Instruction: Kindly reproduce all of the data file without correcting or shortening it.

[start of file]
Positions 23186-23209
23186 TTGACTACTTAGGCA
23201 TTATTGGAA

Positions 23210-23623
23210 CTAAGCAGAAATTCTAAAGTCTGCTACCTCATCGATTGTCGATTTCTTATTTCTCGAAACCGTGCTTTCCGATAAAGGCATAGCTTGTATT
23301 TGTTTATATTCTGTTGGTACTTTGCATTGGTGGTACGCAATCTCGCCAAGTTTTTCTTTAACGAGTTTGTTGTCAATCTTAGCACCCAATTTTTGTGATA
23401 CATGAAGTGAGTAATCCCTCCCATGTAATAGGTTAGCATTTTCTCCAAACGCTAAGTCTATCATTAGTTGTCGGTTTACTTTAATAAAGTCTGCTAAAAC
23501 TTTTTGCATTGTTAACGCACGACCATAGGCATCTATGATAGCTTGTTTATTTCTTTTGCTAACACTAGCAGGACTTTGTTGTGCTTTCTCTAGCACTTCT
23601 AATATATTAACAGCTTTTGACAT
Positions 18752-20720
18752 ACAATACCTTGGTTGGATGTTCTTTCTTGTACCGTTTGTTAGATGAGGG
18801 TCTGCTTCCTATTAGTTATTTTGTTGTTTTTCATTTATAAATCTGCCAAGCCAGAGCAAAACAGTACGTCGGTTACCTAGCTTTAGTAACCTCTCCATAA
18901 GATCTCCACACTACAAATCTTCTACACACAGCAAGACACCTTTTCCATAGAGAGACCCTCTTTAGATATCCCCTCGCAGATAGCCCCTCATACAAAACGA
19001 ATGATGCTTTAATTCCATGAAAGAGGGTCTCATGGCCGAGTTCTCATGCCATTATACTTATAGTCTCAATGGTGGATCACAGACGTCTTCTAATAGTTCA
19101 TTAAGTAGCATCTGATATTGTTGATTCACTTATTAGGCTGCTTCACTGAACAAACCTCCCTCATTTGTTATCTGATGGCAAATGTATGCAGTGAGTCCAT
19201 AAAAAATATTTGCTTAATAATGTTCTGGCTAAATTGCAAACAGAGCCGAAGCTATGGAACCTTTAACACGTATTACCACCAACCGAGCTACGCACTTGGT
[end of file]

Positions 23186-23209
23186 TTGACTACTTAGGCA
23201 TTATTGGAA

Positions 23210-23623
23210 CTAAGCAGAAATTCTAAAGTCTGCTACCTCATCGATTGTCGATTTCTTATTTCTCGAAACCGTGCTTTCCGATAAAGGCATAGCTTGTATT
23301 TGTTTATATTCTGTTGGTACTTTGCATTGGTGGTACGCAATCTCGCCAAGTTTTTCTTTAACGAGTTTGTTGTCAATCTTAGCACCCAATTTTTGTGATA
23401 CATGAAGTGAGTAATCCCTCCCATGTAATAGGTTAGCATTTTCTCCAAACGCTAAGTCTATCATTAGTTGTCGGTTTACTTTAATAAAGTCTGCTAAAAC
23501 TTTTTGCATTGTTAACGCACGACCATAGGCATCTATGATAGCTTGTTTATTTCTTTTGCTAACACTAGCAGGACTTTGTTGTGCTTTCTCTAGCACTTCT
23601 AATATATTAACAGCTTTTGACAT
Positions 18752-20720
18752 ACAATACCTTGGTTGGATGTTCTTTCTTGTACCGTTTGTTAGATGAGGG
18801 TCTGCTTCCTATTAGTTATTTTGTTGTTTTTCATTTATAAATCTGCCAAGCCAGAGCAAAACAGTACGTCGGTTACCTAGCTTTAGTAACCTCTCCATAA
18901 GATCTCCACACTACAAATCTTCTACACACAGCAAGACACCTTTTCCATAGAGAGACCCTCTTTAGATATCCCCTCGCAGATAGCCCCTCATACAAAACGA
19001 ATGATGCTTTAATTCCATGAAAGAGGGTCTCATGGCCGAGTTCTCATGCCATTATACTTATAGTCTCAATGGTGGATCACAGACGTCTTCTAATAGTTCA
19101 TTAAGTAGCATCTGATATTGTTGATTCACTTATTAGGCTGCTTCACTGAACAAACCTCCCTCATTTGTTATCTGATGGCAAATGTATGCAGTGAGTCCAT
19201 AAAAAATATTTGCTTAATAATGTTCTGGCTAAATTGCAAACAGAGCCGAAGCTATGGAACCTTTAACACGTATTACCACCAACCGAGCTACGCACTTGGT